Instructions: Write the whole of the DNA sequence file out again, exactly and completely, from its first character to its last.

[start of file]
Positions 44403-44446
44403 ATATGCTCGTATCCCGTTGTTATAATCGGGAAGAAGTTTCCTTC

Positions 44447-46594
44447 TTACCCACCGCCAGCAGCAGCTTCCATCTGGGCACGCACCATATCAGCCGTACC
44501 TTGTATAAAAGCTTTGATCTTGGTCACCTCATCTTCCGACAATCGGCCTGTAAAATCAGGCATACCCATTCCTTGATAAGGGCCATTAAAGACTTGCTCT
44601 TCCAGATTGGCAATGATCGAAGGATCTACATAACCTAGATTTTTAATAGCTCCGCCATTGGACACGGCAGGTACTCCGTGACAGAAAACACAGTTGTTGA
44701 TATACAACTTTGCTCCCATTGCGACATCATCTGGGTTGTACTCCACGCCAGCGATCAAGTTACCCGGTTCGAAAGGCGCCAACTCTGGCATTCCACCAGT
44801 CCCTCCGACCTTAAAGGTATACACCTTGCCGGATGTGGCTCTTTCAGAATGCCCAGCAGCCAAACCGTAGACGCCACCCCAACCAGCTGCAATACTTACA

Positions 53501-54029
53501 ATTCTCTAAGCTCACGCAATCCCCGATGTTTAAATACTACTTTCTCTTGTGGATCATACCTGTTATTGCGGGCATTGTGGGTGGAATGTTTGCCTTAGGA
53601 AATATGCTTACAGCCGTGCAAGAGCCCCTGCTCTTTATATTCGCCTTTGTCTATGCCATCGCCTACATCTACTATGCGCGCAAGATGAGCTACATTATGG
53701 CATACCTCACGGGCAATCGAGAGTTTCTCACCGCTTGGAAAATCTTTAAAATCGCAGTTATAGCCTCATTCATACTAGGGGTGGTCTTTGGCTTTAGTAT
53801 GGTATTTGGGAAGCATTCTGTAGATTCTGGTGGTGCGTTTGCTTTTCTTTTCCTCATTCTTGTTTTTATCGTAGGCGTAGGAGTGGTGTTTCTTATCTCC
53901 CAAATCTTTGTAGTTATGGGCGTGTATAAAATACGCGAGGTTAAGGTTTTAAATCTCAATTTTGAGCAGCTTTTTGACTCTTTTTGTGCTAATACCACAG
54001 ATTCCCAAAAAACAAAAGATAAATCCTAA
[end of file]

Positions 44403-44446
44403 ATATGCTCGTATCCCGTTGTTATAATCGGGAAGAAGTTTCCTTC

Positions 44447-46594
44447 TTACCCACCGCCAGCAGCAGCTTCCATCTGGGCACGCACCATATCAGCCGTACC
44501 TTGTATAAAAGCTTTGATCTTGGTCACCTCATCTTCCGACAATCGGCCTGTAAAATCAGGCATACCCATTCCTTGATAAGGGCCATTAAAGACTTGCTCT
44601 TCCAGATTGGCAATGATCGAAGGATCTACATAACCTAGATTTTTAATAGCTCCGCCATTGGACACGGCAGGTACTCCGTGACAGAAAACACAGTTGTTGA
44701 TATACAACTTTGCTCCCATTGCGACATCATCTGGGTTGTACTCCACGCCAGCGATCAAGTTACCCGGTTCGAAAGGCGCCAACTCTGGCATTCCACCAGT
44801 CCCTCCGACCTTAAAGGTATACACCTTGCCGGATGTGGCTCTTTCAGAATGCCCAGCAGCCAAACCGTAGACGCCACCCCAACCAGCTGCAATACTTACA

Positions 53501-54029
53501 ATTCTCTAAGCTCACGCAATCCCCGATGTTTAAATACTACTTTCTCTTGTGGATCATACCTGTTATTGCGGGCATTGTGGGTGGAATGTTTGCCTTAGGA
53601 AATATGCTTACAGCCGTGCAAGAGCCCCTGCTCTTTATATTCGCCTTTGTCTATGCCATCGCCTACATCTACTATGCGCGCAAGATGAGCTACATTATGG
53701 CATACCTCACGGGCAATCGAGAGTTTCTCACCGCTTGGAAAATCTTTAAAATCGCAGTTATAGCCTCATTCATACTAGGGGTGGTCTTTGGCTTTAGTAT
53801 GGTATTTGGGAAGCATTCTGTAGATTCTGGTGGTGCGTTTGCTTTTCTTTTCCTCATTCTTGTTTTTATCGTAGGCGTAGGAGTGGTGTTTCTTATCTCC
53901 CAAATCTTTGTAGTTATGGGCGTGTATAAAATACGCGAGGTTAAGGTTTTAAATCTCAATTTTGAGCAGCTTTTTGACTCTTTTTGTGCTAATACCACAG
54001 ATTCCCAAAAAACAAAAGATAAATCCTAA